I have a Ryzen 5 2600x, Geforce RTX 2070, 16 GB Ram. I was running the 457.09 driver version which is optimized for Dirt 5 according to Nvidia and I also installed the game on SSD. I also play on an ultrawide 2560×1080 resolution widescreen monitor. Optimization is decent but not great, I was able to maintain an average of 65-70 fps on max settings depending on the track. The performance is really not consistent with the visuals on display here. There are fewer video settings for customization here, there is no option to turn off Motion blur/change AA, no fps limit, even the resolution selector only has percentages and is weird. Initially, there was no v-sync option but it was added later in day one patch.

One issue I had was I would always get FPS drops at the start of a race for around 20 seconds then it would become normal. I also had random crashes sometimes to desktop and on many occasions, the game wouldn’t start if I had MSI afterburner running in the background so I was not able to see if there were any memory leak issues causing the crashes. The day one patch did improve the performance a little but still, some issues prevail.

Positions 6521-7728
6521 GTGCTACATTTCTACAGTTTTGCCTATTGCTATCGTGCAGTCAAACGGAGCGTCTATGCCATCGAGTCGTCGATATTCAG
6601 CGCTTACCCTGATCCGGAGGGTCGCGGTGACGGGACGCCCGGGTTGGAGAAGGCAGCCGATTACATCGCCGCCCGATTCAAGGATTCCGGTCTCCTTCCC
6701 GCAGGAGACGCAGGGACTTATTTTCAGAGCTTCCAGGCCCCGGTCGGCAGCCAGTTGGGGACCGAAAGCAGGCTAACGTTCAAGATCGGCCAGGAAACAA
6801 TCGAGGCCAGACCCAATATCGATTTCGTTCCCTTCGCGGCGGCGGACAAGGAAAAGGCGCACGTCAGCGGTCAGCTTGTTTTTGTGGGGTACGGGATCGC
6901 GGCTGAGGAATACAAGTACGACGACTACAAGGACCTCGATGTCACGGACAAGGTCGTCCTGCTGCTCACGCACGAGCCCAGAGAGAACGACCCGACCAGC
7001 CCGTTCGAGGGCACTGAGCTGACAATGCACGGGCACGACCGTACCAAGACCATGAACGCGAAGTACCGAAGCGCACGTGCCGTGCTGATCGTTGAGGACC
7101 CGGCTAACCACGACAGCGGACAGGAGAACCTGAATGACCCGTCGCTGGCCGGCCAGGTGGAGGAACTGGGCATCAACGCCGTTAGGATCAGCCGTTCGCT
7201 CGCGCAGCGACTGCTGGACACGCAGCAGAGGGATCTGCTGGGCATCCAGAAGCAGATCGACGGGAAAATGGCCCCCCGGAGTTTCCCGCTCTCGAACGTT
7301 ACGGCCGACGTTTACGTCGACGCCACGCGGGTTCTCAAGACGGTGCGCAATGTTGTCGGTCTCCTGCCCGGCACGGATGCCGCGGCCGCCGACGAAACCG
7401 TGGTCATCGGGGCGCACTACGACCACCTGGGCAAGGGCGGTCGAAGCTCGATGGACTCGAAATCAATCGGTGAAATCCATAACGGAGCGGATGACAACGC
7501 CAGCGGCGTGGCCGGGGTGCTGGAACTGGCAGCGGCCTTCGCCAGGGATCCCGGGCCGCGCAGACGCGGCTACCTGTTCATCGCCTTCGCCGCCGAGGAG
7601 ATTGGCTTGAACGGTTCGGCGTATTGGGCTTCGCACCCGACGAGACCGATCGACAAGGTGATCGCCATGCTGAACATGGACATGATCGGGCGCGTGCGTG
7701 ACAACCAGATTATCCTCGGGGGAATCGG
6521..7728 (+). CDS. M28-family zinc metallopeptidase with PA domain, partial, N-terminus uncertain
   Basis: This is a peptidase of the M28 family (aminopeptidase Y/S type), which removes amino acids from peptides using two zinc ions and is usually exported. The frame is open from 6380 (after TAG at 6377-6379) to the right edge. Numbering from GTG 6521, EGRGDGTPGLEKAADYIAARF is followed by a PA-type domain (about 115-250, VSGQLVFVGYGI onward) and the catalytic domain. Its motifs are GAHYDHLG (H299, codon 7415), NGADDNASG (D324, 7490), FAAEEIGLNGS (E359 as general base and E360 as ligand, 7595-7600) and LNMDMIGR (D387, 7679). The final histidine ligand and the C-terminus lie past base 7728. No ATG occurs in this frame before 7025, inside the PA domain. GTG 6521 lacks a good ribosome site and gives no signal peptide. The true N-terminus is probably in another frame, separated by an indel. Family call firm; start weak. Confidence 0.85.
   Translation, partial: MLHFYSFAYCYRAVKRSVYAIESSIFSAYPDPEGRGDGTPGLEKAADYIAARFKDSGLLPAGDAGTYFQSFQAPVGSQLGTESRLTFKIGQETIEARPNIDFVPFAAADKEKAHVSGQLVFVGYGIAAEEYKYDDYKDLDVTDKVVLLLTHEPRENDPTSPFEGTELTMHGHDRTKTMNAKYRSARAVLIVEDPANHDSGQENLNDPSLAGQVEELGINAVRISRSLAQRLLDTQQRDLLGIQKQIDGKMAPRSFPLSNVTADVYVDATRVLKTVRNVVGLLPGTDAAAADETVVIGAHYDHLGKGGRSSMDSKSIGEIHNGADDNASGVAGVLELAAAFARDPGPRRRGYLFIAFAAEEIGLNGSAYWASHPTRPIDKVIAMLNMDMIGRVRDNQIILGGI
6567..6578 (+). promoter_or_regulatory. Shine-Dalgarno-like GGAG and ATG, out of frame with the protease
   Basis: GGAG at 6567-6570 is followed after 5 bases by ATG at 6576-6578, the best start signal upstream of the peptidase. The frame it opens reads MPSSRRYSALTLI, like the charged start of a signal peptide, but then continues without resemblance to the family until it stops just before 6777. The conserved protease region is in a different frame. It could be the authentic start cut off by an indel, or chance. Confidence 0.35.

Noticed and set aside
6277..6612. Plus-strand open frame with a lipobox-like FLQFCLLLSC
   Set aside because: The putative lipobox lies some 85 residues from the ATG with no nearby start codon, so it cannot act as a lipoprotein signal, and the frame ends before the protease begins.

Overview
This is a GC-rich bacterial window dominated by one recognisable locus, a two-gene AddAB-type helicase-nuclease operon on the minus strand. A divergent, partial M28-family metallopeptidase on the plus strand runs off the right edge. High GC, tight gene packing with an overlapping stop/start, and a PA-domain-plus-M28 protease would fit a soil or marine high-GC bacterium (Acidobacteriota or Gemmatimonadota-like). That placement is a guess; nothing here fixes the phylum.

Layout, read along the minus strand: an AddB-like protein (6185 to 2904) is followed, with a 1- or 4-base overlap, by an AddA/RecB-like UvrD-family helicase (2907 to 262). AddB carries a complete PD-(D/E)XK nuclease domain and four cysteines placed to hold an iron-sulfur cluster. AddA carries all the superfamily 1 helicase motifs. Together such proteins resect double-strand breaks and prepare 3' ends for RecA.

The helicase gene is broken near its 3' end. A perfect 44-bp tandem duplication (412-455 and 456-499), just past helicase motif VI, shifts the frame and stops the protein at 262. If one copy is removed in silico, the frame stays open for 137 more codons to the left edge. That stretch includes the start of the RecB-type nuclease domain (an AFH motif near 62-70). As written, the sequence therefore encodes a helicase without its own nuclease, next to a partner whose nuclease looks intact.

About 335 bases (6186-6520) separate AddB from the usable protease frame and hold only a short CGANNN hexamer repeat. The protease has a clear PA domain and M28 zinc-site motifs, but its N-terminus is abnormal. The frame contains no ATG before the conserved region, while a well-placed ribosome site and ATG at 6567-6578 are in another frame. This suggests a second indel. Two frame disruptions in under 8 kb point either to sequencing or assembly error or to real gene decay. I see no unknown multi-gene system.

On the input side, I played with the Dualshock 4 controller, Xbox One wireless controller all worked fine. The developers did inform me that there might be issues using the PS4 controller and a fix is on works but I did not face any.  Wheel support is currently not proper and Codemasters have informed they will provide a full functionality & compatibility list in an update later this month.

Buy on Steam – HERE

Dirt 5 PC Review


With Dirt 5, Codemasters now offer the complete offroad package – Dirt 5 for arcade fans and the Dirt Rally 2.0 for those who want simulation. There is a large amount of content on offer here in terms of cars, race locations, online, and playground modes. Combined with the various tracks and offroad conditions make it a fun arcade racer. The career progression system is a disappointment and the inconsistencies in graphics, performance issues hamper the overall experience. For the Indian pricing of Rs 1299 on Steam for the standard edition, this is a good buy.